Youth Find Ally in Job-Skills Guru
June 26th, 2006
Like many Americans, Laura Katen laments the current state of customer service in this country.
Young people behind registers are often too focused on their personal lives rather than the customer before them. It’s all too common to see such workers carrying on conversations with fellow workers or friends while failing to even acknowledge the customer.
“Young people don’t understand that they’re doing themselves no favors in exhibiting such behavior,” Katen says. “They fail to recognize that their next opportunity may be right before them.”
That’s one reason Katen left her job at a real estate investment firm five years ago to start her own company, Harrison-based Katen LLC, which trains students and young workers in etiquette and job skills.
“I figured the only difference between successful young adults and unsuccessful ones is the knowledge base,” she says.
If youthful job seekers know what they need to do and have been trained to do it, they can capitalize on opportunities when they materialize, she says.
To that end, Katen offers workshops to disadvantaged youth and middle school, high school, college and vocational school students ages 11 to 26.
“The whole crux of our workshop program is how to be prepared to do business in America,” she says.
As the former director of the Girls Empowered through Meaningful Support, or GEMS, at the YWCA in White Plains, Courtney Bryant hired Katen to present her Enhance Your Chance workshops to at-risk girls in the middle- and high-school grades.
Katen’s classes appeal to such students, Bryant says, because they understand the importance of communicating effectively.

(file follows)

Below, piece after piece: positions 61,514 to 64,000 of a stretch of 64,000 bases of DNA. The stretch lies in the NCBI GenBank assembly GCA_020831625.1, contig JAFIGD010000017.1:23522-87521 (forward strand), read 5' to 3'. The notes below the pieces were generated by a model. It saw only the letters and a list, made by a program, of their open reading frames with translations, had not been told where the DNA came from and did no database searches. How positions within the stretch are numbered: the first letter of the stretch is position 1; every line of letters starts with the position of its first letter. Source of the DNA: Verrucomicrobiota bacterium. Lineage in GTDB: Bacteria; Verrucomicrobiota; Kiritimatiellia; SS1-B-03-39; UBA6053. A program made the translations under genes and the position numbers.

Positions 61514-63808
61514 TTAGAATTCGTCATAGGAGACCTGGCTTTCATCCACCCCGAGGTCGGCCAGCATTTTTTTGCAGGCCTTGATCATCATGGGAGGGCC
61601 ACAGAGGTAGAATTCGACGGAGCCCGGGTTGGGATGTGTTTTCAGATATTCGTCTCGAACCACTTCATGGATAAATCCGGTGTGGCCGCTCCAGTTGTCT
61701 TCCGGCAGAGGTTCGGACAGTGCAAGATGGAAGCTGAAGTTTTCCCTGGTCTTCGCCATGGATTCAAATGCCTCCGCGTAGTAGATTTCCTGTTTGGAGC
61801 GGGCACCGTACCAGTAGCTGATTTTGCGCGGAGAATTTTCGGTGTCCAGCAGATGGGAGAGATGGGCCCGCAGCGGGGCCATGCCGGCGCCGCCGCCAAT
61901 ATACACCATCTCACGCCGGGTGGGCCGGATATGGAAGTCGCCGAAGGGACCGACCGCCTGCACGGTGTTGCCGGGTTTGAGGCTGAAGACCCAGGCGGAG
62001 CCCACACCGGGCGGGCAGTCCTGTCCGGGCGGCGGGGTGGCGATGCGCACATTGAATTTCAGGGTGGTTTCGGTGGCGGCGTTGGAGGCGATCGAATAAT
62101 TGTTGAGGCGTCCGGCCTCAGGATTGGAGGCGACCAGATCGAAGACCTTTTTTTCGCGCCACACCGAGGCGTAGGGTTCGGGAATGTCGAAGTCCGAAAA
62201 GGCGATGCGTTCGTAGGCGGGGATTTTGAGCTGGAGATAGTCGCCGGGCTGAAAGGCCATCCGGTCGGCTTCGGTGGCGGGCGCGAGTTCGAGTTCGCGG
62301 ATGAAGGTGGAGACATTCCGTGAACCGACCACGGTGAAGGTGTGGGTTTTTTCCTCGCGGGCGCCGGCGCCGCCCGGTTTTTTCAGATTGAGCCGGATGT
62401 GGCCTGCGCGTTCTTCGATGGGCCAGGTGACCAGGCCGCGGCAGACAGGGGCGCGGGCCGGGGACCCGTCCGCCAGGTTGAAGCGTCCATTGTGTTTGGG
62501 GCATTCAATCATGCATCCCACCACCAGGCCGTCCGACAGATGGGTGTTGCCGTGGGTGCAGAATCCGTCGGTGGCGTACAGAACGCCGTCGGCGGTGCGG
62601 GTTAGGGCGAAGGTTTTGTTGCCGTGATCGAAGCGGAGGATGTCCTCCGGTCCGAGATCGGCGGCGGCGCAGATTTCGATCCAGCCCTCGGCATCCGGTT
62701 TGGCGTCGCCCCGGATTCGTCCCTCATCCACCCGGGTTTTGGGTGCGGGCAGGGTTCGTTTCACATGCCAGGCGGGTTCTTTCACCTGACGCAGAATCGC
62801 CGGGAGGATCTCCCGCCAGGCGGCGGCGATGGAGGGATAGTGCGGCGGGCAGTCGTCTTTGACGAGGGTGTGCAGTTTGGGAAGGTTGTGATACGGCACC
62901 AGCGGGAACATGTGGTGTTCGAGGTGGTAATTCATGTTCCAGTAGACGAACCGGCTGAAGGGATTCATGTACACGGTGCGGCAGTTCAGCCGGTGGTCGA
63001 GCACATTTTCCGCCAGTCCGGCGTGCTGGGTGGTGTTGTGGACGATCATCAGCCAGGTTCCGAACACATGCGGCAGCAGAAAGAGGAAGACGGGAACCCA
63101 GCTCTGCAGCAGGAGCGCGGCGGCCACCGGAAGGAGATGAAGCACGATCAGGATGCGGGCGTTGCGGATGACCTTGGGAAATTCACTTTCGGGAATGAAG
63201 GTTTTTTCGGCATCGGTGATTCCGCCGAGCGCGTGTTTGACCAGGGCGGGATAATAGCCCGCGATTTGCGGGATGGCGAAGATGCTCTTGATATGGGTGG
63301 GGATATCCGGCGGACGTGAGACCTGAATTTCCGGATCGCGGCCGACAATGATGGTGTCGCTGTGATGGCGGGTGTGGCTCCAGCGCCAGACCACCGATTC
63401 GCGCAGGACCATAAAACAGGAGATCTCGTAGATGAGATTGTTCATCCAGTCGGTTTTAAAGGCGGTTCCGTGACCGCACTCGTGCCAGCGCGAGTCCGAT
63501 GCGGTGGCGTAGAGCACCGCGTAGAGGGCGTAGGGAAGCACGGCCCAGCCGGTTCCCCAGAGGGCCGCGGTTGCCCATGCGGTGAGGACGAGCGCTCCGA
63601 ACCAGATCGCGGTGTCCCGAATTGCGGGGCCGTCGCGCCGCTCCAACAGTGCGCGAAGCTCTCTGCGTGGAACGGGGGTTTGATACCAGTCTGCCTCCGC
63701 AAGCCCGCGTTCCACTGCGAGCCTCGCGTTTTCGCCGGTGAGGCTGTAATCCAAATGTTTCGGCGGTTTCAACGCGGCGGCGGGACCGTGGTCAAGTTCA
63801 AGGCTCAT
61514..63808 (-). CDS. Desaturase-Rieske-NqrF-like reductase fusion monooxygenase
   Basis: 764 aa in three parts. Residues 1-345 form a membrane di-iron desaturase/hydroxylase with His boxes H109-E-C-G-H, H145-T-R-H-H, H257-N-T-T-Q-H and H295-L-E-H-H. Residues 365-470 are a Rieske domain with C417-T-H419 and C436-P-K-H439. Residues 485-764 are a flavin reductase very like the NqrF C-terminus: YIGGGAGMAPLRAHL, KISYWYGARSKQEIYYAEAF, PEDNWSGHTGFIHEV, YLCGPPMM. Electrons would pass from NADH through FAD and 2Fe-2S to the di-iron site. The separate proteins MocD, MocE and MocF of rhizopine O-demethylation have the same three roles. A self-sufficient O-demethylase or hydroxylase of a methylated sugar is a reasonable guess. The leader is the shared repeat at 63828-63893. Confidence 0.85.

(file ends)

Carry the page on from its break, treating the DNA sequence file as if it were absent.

“When you’re job seeking or giving presentations in school, there’s a lot of concern as to whether it will go OK,” she says.
In acquiring the skills, young people build self esteem, she says. “They feel comfortable in saying what they have to say, and that doesn’t happen every day.”
Katen says she developed the courses to transcend race and class, taking two years before striking out on her own to interview teachers, administrators and parents, among others, to come up with 13 workshop programs.
The courses enhance personal growth and increase the chance of professional and academic achievement, she says.
While the program was started to help disadvantaged youth, the lessons have reached beyond that group to those already working in substantial positions at law firms and other businesses.
One example is Robin Pecchia, who hired Katen on a one-to-one basis to give the Manhattanville College graduate a leg up in her search for a job as a teacher’s assistant.
The most important thing Katen taught Pecchia, 25, was to be more confident during the job-seeking process, she says, especially during interviews.
It worked, says Pecchia, who lives in Mamaroneck.
After recently interviewing for her position, she felt much more secure in what she was saying and selling herself. Katen also showed Pecchia how to express an enthusiastic, positive attitude, she says. “I was not insecure about it at all.”
Though concepts of etiquette and dressing well may seem like perfect fodder for young adults to roll their eyes at, Katen says her students are receptive to her message.
Ninety-five percent of her students attend her classes, she says.
That’s because the skills taught are relevant to the students’ lives, Katen says.
“No matter how old you are, or what you do with your life, whether it’s hands-on vocational work or a mayor’s assistant or a CEO,” she says, “you need to have basic skills.”
The (Westchester, NY) Journal News, June 26th, 2006
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